Bad food choices are the cause of almost half of all heart-related deaths in the US, a new study found.
Researchers from the Tufts Friedman School of Nutrition Science and Policy in Boston looked at the eating habits outlined in data collected by national health and nutrition surveys and the links to deaths caused by heart disease, stroke and type 2 diabetes.
They found that eating too little or too much of 10 specific nutrient groups was associated with an estimated 45 percent of deaths from those three conditions, and that the link between diet and death was stronger in men than women.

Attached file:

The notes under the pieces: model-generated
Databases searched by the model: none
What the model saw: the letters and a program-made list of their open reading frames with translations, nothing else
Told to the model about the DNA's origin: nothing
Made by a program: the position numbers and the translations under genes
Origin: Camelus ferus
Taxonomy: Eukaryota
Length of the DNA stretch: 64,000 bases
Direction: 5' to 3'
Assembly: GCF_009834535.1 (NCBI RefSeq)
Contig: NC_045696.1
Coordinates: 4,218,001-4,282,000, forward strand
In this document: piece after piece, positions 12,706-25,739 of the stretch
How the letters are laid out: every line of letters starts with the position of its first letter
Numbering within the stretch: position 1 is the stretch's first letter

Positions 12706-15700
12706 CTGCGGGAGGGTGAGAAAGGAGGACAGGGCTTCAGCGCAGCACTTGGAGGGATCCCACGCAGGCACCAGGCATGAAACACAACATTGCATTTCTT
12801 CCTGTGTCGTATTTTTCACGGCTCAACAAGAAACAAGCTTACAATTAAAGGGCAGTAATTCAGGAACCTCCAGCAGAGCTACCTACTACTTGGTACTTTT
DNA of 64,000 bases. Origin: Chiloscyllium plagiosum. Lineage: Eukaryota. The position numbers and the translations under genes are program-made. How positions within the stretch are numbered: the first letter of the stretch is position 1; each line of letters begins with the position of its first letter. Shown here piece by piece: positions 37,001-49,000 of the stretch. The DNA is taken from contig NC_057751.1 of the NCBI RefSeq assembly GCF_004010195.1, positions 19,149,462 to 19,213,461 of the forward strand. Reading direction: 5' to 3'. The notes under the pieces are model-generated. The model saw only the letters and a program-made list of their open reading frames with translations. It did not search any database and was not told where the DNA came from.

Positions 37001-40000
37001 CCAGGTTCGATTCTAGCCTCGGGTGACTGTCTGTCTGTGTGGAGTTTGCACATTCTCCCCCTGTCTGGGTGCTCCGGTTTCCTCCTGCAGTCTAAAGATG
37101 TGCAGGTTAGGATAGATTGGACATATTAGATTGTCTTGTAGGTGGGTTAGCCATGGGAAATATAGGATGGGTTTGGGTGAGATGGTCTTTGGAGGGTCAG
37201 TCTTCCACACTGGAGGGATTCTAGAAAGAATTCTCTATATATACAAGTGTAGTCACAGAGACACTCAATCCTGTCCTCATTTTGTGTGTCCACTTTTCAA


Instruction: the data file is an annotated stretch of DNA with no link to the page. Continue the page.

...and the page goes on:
The Times broke down the findings into an easy to read format, as follows:
Renata Micha, the lead author of the study, told wbur that she was amazed that people and policymakers forgot a “simple yet vital truth.”
“Eating healthy can and will prevent people from dying from premature heart disease, stroke and diabetes. If we remember that simple fact, most of us can have healthier and better lives,” she said.